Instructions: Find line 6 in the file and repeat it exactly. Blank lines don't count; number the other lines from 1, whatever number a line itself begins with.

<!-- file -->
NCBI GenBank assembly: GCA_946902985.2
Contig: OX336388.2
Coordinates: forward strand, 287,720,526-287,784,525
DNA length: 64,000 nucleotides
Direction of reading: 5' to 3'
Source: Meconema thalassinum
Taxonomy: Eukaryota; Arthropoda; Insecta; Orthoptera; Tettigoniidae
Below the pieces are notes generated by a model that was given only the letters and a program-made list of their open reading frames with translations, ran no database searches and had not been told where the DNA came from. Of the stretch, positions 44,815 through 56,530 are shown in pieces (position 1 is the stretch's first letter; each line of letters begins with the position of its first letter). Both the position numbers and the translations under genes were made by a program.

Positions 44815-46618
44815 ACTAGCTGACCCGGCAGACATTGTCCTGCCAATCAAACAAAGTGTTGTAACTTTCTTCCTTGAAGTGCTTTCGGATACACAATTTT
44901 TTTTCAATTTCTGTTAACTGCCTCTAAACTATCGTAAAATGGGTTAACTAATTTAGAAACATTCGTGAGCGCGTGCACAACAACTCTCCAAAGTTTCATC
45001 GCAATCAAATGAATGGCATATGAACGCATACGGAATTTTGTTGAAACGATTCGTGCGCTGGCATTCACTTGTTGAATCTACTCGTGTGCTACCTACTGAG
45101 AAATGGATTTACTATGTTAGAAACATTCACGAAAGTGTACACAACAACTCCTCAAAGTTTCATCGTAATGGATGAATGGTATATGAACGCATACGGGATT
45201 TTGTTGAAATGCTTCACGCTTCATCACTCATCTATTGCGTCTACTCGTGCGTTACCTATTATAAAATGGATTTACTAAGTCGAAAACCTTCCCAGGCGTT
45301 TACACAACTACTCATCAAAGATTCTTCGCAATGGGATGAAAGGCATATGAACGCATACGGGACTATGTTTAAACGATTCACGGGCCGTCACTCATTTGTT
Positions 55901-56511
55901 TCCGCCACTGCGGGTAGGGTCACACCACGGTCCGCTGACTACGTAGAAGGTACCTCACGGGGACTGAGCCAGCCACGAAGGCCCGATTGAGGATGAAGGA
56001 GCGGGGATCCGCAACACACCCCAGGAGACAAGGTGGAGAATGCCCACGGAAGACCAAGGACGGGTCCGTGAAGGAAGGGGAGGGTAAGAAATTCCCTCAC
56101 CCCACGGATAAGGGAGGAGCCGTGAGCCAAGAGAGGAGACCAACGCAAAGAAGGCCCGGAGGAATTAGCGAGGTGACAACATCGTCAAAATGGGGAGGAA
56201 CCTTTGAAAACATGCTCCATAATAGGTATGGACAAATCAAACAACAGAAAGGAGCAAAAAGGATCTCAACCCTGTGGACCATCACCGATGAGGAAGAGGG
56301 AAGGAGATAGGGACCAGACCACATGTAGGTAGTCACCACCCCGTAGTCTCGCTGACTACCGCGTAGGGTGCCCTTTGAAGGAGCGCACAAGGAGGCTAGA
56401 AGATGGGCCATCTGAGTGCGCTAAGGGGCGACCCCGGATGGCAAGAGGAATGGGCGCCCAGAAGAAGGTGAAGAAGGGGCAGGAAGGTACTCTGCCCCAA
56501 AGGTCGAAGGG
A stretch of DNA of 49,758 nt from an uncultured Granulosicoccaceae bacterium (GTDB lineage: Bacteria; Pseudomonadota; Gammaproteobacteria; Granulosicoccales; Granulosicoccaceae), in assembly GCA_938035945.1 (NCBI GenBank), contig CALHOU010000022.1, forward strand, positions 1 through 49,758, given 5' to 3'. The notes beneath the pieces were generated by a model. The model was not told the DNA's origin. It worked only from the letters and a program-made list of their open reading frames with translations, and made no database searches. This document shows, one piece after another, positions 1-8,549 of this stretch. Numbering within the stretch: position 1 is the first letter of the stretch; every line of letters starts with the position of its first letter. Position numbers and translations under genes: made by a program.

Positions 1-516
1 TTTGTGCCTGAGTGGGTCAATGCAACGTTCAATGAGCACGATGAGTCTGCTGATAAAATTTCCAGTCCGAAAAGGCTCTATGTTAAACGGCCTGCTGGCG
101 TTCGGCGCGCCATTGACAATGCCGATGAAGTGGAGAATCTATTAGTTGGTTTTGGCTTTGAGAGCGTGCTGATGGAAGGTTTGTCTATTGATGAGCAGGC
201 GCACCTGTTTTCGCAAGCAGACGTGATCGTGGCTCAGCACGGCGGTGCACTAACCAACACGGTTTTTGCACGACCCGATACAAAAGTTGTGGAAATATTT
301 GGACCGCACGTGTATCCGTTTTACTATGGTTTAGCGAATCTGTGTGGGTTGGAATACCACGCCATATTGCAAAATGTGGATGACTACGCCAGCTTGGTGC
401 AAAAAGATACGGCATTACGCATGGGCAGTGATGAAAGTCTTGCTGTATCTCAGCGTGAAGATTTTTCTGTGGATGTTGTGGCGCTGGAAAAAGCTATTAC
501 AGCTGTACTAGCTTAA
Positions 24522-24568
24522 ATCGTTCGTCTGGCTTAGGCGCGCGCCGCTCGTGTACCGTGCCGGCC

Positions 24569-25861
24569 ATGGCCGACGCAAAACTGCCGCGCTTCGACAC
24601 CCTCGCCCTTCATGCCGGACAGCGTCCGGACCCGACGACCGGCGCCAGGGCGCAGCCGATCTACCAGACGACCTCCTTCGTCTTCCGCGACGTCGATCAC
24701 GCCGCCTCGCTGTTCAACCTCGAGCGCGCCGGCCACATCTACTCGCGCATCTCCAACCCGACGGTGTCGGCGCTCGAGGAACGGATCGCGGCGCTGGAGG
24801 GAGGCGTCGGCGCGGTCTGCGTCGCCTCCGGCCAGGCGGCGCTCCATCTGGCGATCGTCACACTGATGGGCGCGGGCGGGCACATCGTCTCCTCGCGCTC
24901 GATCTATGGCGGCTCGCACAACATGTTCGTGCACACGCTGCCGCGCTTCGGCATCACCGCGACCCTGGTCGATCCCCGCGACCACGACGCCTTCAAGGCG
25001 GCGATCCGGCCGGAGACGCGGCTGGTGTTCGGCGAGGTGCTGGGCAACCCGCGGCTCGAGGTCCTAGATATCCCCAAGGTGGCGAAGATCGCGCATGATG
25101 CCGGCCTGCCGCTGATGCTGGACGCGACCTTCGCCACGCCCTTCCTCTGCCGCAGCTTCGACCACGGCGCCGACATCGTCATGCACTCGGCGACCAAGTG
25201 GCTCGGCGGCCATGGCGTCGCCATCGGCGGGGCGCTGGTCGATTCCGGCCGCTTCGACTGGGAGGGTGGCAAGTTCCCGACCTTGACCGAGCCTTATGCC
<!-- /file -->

Source: Meconema thalassinum